On the other hand, I've advocated for many years that video games include an "autopilot", so that when it IS too hard, the player can let the game play the game through that difficult patch, in order to let the player experience the entire game. Simple. But the outrage from hard-core players against my suggestion in the past has been remarkably irrational and often virulent.

The equivalent in tabletop games may be the impetus to make games highly transparent, that is, make a game so that by the time someone has finished playing it once they know, or at least think they know, how to play well. (That usually means, make it a shallow game rather than a deep one.) Then they typically play the game one to three times and move on to the next game. When you make a highly transparent game you can rarely put significant depth into the game, so we have a sea of shallow games that mostly don't deserve to be played even three times. But making the game transparent and shallow means a lot more people can play without becoming "uncomfortable." The entire situation where the majority of tabletop games are puzzles turned into parallel competitions is a way of making the games more comfortable for everyone.

It's the Age of Comfort after all, young people are taught that they should never be uncomfortable, and those who are "different" are made to conform to a supposed majority. A lot of people are evidently uncomfortable with the notion that Cuphead is too hard for them to "beat". I haven't played it but after watching an extended play by a YouTuber, I know I wouldn't have a prayer - yet that doesn't bother me. Why would it?

Not everyone can play basketball or football at a high level, not everyone can be good at chess. It's the natural order of things. Each person is different and has different strengths and weaknesses, and if playing a video game that is heavily Athleticware doesn't work for them, it doesn't diminish them or harm them. Only when rampant egalitarianism rears its ugly head would the question ever arise of whether a game was "too hard."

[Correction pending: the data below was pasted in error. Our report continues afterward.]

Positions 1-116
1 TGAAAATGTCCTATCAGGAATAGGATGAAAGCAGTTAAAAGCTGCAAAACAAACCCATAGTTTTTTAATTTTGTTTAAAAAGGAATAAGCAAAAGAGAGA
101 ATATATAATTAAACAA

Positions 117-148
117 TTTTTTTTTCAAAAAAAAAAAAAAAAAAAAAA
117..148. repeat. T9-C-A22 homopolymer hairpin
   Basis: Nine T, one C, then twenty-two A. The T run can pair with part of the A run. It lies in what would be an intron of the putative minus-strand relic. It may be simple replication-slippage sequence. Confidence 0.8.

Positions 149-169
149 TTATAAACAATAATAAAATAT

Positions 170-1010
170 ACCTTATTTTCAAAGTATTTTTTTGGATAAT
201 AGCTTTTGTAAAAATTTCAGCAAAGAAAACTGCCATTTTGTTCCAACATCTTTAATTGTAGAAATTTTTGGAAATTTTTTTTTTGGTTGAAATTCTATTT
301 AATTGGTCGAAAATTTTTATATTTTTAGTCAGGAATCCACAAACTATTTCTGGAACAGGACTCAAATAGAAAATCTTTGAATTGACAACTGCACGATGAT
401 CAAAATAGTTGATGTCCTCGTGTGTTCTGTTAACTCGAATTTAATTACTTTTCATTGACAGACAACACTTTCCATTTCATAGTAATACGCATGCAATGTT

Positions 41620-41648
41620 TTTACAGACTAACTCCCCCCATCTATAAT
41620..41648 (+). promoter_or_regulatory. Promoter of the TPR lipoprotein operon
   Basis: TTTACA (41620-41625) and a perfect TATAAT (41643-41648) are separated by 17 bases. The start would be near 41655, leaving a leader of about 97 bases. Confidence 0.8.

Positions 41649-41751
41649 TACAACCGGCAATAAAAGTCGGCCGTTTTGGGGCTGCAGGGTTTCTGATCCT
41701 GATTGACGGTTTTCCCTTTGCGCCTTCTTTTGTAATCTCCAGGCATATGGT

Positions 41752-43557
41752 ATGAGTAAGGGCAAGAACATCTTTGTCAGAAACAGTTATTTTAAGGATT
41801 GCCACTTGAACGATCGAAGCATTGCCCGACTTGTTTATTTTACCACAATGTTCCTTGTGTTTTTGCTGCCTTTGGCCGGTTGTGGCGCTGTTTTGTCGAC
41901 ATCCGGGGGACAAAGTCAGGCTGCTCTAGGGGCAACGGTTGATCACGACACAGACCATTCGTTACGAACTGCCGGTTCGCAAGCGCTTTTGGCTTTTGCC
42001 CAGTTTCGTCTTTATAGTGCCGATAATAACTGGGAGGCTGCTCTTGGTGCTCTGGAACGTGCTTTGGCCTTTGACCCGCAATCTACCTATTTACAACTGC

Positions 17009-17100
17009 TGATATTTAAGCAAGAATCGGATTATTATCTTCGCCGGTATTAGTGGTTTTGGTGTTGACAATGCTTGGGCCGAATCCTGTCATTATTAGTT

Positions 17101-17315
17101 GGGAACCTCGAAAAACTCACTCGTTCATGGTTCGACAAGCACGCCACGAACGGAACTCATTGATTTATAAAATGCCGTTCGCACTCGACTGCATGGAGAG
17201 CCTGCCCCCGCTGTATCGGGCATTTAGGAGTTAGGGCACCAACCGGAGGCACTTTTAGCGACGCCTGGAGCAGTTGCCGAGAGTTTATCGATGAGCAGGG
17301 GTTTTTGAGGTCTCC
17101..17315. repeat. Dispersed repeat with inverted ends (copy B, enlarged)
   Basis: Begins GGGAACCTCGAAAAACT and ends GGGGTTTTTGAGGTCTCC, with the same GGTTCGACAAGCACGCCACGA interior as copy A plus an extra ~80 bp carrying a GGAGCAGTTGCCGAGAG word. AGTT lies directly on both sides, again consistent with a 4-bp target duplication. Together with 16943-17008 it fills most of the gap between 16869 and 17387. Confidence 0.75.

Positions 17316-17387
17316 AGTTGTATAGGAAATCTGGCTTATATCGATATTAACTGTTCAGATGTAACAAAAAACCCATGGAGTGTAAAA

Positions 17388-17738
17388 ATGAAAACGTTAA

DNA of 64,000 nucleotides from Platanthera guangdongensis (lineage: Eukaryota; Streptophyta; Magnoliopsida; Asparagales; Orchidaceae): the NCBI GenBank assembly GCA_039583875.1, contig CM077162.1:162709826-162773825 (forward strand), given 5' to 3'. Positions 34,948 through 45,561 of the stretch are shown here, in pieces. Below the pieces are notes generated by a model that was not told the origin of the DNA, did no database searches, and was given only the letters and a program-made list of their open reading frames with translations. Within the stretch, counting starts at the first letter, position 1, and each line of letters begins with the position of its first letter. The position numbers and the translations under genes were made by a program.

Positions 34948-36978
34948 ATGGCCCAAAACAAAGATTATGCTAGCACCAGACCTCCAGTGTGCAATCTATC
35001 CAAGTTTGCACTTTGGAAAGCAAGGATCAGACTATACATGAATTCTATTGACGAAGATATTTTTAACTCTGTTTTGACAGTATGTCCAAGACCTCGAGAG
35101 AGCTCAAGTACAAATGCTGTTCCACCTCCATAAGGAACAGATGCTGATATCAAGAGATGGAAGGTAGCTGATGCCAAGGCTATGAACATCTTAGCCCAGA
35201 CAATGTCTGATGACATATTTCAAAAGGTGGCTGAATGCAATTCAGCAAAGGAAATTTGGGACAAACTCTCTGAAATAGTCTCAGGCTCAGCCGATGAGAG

I find that some people have no idea how different rampant egalitarianism is from the idea that all people are equal under the law.

Political Correctness is aimed at squashing merit, squashing capability, squashing any effort to be better.  Political correctness is an attempt to interfere with the American right to free speech.  It is an attempt to impose the "tyranny of the majority" which the US constitution is designed to avoid. It is part of rampant egalitarianism:  make everyone be the same, including their opinions. This is entirely different from the Founding Fathers' idea that all people deserve equal opportunity, rather it's the idea that everyone must be the same. The Founding Fathers didn't want the next Beethoven to be stuck toiling in a field all his or her life. Rampant Egalitarianism doesn't want anyone to be Beethoven (who it must be said, was a pretty strange dude), that's much too different.

Tuesday, December 05, 2017

Convention Attendance

As I have retired and gotten older, and now moved to Florida which is farther from the major game conventions than my old home, I’ve had to pick and choose which conventions I go to. I stopped going to Origins quite a few years ago because it had diminished, and I’m not convinced yet that it has recovered sufficiently to be worth my time and money. It appears I will not be going to the UK Game Expo again (it is more than 4,200 miles). (Keep in mind, being retired means you have more time than money.) Last year I didn’t go to GenCon because I wanted to avoid the 50th anniversary insanity but mainly because the schedule just didn’t work out. I try to attend WBC in Pennsylvania (880 miles from here) and then go to GenCon, possibly with a few days with my brother and sister-in-law in DC in between. In 2018 I should be able to do that.

I also like to go to Prezcon in Charlottesville Virginia at the end of February. I know a fair number of people at both Prezcon and WBC, whereas at GenCon I might see a few people I know but everyone is so busy there’s rarely time to talk.